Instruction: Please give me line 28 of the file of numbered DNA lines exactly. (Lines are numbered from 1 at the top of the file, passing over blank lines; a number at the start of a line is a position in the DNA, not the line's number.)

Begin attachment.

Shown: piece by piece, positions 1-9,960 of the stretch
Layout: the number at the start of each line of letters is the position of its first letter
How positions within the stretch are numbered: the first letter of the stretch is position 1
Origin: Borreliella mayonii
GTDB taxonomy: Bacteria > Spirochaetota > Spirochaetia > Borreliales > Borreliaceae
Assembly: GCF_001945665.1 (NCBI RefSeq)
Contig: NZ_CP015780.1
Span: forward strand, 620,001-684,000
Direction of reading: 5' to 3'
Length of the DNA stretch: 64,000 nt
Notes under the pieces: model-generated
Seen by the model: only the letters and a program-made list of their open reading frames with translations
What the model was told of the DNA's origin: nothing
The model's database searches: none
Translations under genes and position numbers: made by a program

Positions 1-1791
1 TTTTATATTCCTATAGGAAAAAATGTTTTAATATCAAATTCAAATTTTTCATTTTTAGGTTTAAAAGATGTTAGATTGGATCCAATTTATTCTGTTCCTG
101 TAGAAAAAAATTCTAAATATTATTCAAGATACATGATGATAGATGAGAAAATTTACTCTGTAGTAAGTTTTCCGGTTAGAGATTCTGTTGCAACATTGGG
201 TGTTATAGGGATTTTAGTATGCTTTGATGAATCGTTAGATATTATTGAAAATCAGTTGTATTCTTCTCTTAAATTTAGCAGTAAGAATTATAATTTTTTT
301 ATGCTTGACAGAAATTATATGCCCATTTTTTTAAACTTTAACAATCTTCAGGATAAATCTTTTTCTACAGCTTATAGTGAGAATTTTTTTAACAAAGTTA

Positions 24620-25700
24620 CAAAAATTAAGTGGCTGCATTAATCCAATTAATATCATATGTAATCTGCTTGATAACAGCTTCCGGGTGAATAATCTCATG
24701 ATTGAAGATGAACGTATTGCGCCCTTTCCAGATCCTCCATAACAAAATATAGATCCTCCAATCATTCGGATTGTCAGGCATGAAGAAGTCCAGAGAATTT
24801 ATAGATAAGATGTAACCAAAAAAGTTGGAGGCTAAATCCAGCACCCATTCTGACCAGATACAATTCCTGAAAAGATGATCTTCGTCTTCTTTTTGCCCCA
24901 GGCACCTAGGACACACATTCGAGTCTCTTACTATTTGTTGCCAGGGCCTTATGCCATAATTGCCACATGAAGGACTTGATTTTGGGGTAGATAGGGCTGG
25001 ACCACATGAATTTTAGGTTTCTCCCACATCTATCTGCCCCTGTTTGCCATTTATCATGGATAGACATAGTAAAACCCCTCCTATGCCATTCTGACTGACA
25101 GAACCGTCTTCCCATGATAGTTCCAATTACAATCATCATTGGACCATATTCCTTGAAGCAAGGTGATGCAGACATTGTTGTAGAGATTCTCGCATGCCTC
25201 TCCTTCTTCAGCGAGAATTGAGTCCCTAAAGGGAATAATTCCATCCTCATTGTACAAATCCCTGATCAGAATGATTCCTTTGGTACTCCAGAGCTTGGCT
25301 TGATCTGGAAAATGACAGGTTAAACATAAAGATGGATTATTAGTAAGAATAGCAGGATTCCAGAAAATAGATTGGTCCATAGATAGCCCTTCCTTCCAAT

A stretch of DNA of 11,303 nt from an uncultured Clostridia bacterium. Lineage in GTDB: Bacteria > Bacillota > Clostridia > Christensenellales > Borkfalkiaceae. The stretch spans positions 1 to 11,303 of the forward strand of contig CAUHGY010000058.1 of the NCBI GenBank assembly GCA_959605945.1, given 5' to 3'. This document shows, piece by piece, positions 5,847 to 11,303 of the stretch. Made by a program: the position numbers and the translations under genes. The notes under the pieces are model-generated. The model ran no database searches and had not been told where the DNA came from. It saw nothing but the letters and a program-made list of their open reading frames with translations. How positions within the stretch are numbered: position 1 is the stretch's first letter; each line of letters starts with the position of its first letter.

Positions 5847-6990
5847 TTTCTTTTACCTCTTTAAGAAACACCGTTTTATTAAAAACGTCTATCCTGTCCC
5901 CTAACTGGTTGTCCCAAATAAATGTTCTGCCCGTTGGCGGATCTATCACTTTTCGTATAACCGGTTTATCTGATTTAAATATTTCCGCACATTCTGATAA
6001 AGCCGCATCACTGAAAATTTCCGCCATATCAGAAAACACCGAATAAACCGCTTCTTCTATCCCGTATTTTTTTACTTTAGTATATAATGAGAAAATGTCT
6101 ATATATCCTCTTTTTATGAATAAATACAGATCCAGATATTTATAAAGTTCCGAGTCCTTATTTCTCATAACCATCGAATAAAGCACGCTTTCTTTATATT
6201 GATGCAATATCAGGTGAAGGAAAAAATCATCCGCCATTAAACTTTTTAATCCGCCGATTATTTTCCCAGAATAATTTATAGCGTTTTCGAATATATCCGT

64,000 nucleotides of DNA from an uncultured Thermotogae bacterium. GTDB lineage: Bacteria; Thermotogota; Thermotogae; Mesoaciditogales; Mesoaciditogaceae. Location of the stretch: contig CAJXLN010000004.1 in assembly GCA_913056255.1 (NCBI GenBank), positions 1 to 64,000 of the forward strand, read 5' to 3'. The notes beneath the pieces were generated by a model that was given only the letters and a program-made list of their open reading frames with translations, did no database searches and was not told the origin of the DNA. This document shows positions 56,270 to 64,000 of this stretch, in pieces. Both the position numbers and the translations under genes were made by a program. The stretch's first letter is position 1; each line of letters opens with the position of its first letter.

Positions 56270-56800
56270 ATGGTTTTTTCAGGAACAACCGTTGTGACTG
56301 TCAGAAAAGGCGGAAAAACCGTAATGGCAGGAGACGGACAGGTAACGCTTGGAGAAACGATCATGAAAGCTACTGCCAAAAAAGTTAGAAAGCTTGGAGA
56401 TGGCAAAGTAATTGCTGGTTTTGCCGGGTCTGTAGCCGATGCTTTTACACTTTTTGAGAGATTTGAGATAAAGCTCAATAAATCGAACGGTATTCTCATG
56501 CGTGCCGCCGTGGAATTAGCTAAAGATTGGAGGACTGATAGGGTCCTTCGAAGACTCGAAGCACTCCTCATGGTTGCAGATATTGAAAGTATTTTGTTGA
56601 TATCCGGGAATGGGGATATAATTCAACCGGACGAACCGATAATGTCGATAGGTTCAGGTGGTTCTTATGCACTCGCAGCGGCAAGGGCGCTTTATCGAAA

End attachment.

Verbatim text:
25201 TCCTTCTTCAGCGAGAATTGAGTCCCTAAAGGGAATAATTCCATCCTCATTGTACAAATCCCTGATCAGAATGATTCCTTTGGTACTCCAGAGCTTGGCT